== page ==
I feel as if we don’t hear Angels We Have Heard on High as much as we used to- especially outside of church, but this lovely tune isn’t often included in more pop oriented secular albums simply because it’s a tough cookie to sing. Soul singer Brian McKnight joins Groban here in a special duet arrangement that layers and smartly uplifts the song without making those ‘Glo-o-o-o-o-O-o-o-o-o-O-o-o-o-o-O-ri-a in Ex-cel-sis De-o’ refrains get out of hand. Where I’ll be Home for Christmas may have laid the sentiment on a little thick, the original tune Thankful strikes a far better cord of somber seasonal appreciation. The personal yet social lyrics blend wonderfully with Groban’s range. His near cracking heartfelt delivery adds a tear inducing touch, and because this is a new composition, we’re forced to pay attention rather than just gloss over some of the old carols that we seem to increasingly take for granted.
Although it’s tough to go wrong with The Christmas Song, this secular tune is again a little too slow in making room for Groban’s long notes. Perhaps because Noel is dominated by lovely but not so easy to sing carols, it seems as if Groban is meant to be the modern voice of the good old classics. Anybody can sing The Christmas Song really. It’s not that this is a bad version, it’s just we already have so many renditions of it. I’d love to have heard Groban handle another difficult staple like Oh Holy Night instead. What Child Is This is such a medieval styled reverence that not everyone can sing. Groban’s music and arrangement sound of the past, but also updated for today- the Johnny Mathis for this generation. As popular as Noel has become and will continue to be in coming years, I’d like to see another Christmas album from Josh Groban at some point with more lofty carols.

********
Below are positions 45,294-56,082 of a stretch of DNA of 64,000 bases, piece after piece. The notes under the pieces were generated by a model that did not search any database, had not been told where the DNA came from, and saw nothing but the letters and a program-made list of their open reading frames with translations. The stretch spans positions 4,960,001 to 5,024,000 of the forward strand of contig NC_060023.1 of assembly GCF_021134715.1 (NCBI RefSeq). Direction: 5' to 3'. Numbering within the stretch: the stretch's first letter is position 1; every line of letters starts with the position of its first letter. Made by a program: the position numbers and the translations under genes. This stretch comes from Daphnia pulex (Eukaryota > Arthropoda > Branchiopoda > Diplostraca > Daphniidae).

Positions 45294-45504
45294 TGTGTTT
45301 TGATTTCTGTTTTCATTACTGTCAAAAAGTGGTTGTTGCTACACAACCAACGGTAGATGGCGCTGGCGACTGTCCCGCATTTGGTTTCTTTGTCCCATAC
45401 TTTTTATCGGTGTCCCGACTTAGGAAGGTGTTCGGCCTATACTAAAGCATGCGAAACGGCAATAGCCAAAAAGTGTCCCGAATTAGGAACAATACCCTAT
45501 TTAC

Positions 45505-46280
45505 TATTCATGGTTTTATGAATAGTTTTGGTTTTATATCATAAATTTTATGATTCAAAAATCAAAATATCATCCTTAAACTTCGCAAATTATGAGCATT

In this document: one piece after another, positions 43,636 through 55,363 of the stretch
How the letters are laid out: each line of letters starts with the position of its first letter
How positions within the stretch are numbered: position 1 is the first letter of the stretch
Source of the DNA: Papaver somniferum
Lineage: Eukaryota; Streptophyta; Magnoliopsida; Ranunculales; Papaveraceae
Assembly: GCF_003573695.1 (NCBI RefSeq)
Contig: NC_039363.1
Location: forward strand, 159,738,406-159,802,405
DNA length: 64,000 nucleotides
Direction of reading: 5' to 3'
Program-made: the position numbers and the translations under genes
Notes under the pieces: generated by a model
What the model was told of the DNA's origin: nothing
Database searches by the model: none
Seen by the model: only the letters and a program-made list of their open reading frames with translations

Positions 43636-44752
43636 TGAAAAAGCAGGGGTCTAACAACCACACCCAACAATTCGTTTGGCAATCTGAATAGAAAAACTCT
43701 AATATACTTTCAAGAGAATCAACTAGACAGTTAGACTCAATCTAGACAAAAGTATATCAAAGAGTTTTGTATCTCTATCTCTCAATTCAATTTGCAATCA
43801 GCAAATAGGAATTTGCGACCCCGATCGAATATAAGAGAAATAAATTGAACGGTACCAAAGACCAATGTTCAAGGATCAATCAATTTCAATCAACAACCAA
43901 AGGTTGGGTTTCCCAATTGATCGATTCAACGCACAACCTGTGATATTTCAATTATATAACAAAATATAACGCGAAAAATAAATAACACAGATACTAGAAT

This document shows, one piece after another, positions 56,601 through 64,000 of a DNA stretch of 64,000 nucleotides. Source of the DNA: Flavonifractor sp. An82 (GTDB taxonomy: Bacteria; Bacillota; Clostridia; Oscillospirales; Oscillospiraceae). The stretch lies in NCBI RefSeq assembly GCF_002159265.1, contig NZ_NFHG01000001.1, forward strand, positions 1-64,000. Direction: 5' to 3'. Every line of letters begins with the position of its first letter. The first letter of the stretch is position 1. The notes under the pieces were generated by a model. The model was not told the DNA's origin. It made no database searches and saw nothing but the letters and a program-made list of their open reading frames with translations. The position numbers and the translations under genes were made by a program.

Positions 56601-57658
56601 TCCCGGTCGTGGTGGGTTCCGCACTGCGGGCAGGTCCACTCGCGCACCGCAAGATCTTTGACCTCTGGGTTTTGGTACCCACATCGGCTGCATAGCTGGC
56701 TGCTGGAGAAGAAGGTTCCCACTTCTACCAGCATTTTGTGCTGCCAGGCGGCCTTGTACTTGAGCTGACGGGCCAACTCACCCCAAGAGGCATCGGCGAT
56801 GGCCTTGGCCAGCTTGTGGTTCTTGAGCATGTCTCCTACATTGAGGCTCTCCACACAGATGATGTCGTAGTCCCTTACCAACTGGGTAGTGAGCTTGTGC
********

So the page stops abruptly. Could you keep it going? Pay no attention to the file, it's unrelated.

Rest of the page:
I’m not a country music fan, but I suppose if there’s one person who has the crossover superstar power to match Groban’s vocal, it is probably Faith Hill. Their The First Noel duet does still have a few notes of needless country twang- Hill can hold the note, why does she need to make that little hick hiccup and quiver where none is required? I much prefer the gospel chorus once they join in and ad-lib the second turn of the song with serious spiritual weight. As much as I praise Noel for bringing much needed religious tunes back to the secular world, there is absolutely nothing wrong with belting a carol the way it should be belted. Put an Amen to it!